What was the happiest moment of your life?
“That is easy.” When I got married. I was married in 1955 to Larry. We met when I was in nursing school. We originally started playing Scrabble at the mess hall where we were both studying. We play Scrabble together to this day. We have been married now 65 years.
Who has been most influential in your life?
I would say my mother, Agnes. She was a strong person. When she lived in Austria, she went by Ines. When she moved to the USA, they called her Agnes.
My mother was born in the USA. When her father died from pneumonia while working in the coal mines of Pennsylvania, she moved back to Tyrol, Austria to be with her family. In 1926, when she was 18 years old, she moved back to the USA with my Aunt Lydia as her sponsor in Joliet, Illinois. She had two dollars in her pocket and did not speak any English. When she arrived, she went through Ellis Island in New York and waited patiently for my aunt to pick her up.
My mother was a very strong person. When she was younger, she worked in a nursing home as a cook. She was a great cook. She was also very skilled in math. She was the bookkeeper of her small family business, and they were very successful. My mother learned English by reading the daily newspaper and children’s books to my brothers, Herman and John, and me. She was quick to learn new things.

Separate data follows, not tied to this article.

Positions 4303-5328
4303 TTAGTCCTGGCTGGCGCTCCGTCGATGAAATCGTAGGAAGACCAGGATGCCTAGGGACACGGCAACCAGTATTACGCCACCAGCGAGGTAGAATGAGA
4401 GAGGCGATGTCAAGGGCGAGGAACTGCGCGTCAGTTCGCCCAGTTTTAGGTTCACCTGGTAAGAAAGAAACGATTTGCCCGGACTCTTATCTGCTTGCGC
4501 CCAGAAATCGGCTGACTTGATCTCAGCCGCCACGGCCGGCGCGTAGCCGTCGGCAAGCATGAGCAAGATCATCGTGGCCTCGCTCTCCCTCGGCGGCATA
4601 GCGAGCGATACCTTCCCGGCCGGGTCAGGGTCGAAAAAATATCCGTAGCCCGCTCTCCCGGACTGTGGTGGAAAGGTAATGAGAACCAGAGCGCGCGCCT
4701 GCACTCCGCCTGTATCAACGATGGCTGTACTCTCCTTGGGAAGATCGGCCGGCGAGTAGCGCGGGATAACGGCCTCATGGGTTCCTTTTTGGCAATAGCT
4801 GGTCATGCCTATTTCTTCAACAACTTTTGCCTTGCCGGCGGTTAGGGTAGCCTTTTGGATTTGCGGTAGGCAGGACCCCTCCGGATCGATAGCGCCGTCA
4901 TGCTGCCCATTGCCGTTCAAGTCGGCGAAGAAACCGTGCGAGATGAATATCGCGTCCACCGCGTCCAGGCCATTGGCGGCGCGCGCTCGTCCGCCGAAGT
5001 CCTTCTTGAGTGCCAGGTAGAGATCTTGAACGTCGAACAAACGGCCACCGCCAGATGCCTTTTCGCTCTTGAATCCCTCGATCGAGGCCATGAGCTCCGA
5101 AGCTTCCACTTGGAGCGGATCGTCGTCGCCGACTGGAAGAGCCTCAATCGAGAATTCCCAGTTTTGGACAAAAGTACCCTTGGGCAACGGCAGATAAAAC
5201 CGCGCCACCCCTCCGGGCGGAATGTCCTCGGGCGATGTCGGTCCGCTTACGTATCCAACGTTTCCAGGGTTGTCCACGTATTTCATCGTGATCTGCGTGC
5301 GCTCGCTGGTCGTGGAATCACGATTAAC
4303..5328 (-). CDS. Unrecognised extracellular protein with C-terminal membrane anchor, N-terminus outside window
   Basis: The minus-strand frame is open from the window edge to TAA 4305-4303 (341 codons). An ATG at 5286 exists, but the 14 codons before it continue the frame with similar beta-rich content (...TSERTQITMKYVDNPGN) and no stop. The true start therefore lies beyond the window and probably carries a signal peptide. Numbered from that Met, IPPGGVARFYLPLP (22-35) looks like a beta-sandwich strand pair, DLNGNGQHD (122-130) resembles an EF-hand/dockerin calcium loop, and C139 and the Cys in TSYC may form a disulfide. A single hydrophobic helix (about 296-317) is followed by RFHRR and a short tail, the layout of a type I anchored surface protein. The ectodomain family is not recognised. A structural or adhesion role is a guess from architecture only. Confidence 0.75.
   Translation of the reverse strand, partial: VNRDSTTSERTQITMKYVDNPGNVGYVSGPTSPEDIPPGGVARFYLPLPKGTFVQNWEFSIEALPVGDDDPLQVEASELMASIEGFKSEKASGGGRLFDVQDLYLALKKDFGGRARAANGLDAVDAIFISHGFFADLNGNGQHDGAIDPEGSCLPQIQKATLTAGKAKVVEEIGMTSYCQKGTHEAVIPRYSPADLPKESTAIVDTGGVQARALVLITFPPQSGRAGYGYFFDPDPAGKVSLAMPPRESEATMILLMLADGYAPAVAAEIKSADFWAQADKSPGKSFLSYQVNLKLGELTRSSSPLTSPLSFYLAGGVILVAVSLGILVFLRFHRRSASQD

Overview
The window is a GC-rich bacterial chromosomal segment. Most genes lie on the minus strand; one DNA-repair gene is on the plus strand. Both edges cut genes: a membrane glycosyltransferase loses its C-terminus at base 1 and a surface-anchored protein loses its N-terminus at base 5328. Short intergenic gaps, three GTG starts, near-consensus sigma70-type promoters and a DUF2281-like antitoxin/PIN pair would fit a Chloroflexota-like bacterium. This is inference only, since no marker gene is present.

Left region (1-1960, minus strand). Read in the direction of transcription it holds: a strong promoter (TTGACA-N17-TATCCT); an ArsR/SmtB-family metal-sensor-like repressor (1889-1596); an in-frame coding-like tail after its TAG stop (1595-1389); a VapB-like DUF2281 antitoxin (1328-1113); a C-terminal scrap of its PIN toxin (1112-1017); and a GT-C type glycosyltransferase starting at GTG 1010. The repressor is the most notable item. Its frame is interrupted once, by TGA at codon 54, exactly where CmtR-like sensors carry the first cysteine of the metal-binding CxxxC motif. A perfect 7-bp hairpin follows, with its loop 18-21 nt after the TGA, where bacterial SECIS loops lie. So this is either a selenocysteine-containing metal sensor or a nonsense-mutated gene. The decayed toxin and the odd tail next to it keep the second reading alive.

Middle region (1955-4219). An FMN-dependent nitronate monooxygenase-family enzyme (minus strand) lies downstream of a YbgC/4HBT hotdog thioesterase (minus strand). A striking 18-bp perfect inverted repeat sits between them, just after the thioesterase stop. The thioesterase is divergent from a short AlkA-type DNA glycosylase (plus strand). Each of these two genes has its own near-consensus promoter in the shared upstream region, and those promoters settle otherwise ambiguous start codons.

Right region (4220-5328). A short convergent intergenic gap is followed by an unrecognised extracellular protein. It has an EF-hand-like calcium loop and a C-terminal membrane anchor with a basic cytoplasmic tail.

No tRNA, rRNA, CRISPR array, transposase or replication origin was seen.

What advice or quote did you always try to live by?
“There are a lot of them.” I suppose right now: “You only have one life. Make it good.”
I also remember my father telling me something his own mother told him, when he went to emigrate to the USA from Tyrol, Austria. She told him: “You must never lose your religion. Do whatever you want over there, but don’t lose your religion.”Another that has helped me: “Do unto others as you would have them do unto you.” I think it is a simple and popular reminder to practice kindness in your life.
What is one memory from your past you cherish?
A memory I will always cherish is when Daddy (Larry) and I visited my parents’ hometown in Italy. We took a train to Tyrol. When my parents lived there, it was a part of Austria. After WWII, it became a part of Italy. Everyone there is healthy. It is so beautiful in the mountains. It is hard not to live well there.
Any regrets or advice you’d give to a younger you?
No, I do not have regrets.I feel like everything I did was easy. Every job I wanted, I got. I was very lucky.I remember I got a job to work in the hospital in Evanston, Illinois after WWII, working on the paraplegia unit for young men who were veterans. My boss came to me and asked me, “How would you like to stay on in the paraplegia unit working Mondays and Fridays only? There would be no holidays.” It was the best job I could have hoped for. I also had a great team. I worked with a group of young black men who were trained as nurses’ aides. It was a wonderful experience. There has never been a more caring bunch of people than those men to care for our wounded veterans.
Anything else you wish to share?
I want to mention. I was always satisfied. I remember my dad used to say this: “I am always satisfied, Rosemary.” It has helped me live my life well without regrets.